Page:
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Cutting against the grain

OK. Carving newbie here. Still confused about this "against the grain" concept. I have attached two files. In one image, a donut is shown, and according to the Woodcarving Basics handout, the arc from A to B should be cut clockwise. The other image is of the "donut hole." The arc from A to B is the same arc - but now the arc is on the outside of the "donut hole," rather than the inside of the "donut." Based on the handout, it seems to me that this should now be cut from B to A.

But it's the same arc. Exactly the same. So how does it make sense that if we call this arc "outside," we have to cut from B to A to avoid tearing or splitting the wood...but if we call it "inside," we have to cut from A to B to avoid tearing or splitting the wood?

I'm probably just being slow. Thank you for your help and patience.

Uploaded files:
  • grain1.png
  • grain2.png
SmokyRick Crawford has reacted to this post.
SmokyRick Crawford

Basically, you just need to try it and you will see some of what is trying to be shown.  Take a pad of paper in one hand and think about trying to cut it from the open end toward the bound edge.  Look at the side of the pad and you will see the grain, as it is in the wood.  Think about it and you will see.

When cutting the wood, you need to keep the ends of the fibers from being pulled out and splintering off.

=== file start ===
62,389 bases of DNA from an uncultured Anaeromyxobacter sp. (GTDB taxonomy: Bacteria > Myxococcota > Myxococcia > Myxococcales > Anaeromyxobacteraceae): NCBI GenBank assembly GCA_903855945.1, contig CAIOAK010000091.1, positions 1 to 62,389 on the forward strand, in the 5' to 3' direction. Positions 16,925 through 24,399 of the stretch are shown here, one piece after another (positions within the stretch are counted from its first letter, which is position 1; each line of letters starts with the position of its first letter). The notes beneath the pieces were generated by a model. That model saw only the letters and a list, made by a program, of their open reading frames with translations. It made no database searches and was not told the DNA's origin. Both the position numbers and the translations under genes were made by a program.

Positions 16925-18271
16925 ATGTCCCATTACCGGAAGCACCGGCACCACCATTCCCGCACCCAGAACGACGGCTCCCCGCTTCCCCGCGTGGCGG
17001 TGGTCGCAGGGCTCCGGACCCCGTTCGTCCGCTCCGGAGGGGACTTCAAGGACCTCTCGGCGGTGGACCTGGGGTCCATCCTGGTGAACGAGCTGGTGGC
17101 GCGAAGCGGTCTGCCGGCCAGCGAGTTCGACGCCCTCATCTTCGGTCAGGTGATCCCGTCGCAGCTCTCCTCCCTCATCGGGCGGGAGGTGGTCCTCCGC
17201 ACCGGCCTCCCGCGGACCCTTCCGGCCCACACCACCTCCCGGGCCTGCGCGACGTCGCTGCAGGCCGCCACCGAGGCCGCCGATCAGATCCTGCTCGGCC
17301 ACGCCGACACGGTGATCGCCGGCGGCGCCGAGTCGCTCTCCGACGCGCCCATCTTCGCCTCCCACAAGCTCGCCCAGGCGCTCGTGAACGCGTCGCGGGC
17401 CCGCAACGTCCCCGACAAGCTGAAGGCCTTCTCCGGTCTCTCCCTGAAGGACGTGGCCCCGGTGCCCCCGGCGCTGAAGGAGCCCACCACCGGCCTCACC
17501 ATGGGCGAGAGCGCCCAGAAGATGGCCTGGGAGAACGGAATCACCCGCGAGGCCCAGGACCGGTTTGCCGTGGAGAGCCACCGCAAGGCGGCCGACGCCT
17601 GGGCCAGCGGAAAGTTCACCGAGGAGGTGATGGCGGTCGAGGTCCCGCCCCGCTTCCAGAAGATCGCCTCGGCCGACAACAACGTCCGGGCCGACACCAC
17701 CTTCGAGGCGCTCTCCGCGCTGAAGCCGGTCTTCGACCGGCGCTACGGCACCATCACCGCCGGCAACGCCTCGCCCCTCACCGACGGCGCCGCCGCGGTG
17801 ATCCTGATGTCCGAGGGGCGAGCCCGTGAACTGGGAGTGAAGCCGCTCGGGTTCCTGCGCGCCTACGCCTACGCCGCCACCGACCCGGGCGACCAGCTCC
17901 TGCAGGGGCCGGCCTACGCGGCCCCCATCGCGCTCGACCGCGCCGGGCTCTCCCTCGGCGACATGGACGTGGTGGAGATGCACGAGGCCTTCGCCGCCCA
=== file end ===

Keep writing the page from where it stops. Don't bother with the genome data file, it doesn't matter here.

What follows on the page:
Thanks Rick! Anyway, let me try to restate my question more clearly, in case anyone else wants to add to the discussion.

In terms of an initial cut, it seems to me that you are always going with the grain on one side of the cut and against the grain on the other side of the cut. That initial cut isn't like stroking a cat's fur. It's like tying two cats side to side, facing in opposite directions, and running your hand between them. At least one of the cats is not going to be happy. If you don't believe me, you just need to try it and you will see.

Anyway, in the carving situation, it makes sense to have the "happy cat" be the side with your design and the "unhappy cat" be the side with the waste wood you are removing. But it doesn't make sense, at least not to me, to say that the direction of that initial cut determines whether your gouge will "catch," or whether it will "tear and split the wood." As I see it, the cut will tear and split the wood in exactly the same amount, regardless of the direction; the only question is which side of the cut suffers more damage.

SmokyRick Crawford has reacted to this post.
SmokyRick Crawford

Hi David,

It might make more sense to completely cut the donut out on a scroll saw (drill a hole in the center and insert scroll saw blade), rather than having to deal with lowering the background. The huge difference between the outside of the donut and the inside of the donut is that you are rounding off each surface. But... to keep from snagging the wood and going in the wrong grain direction, you will need to round these edges coming from different directions. The outside, in order to cut with the grain and not snag or catch the outside edge of the donut should be cut from the point B to point A in your illustration. The inside of the donut will round the donut from Point A to Point B. If you try and round the inside of the donut from Point B to Point A it will immediately catch the grain.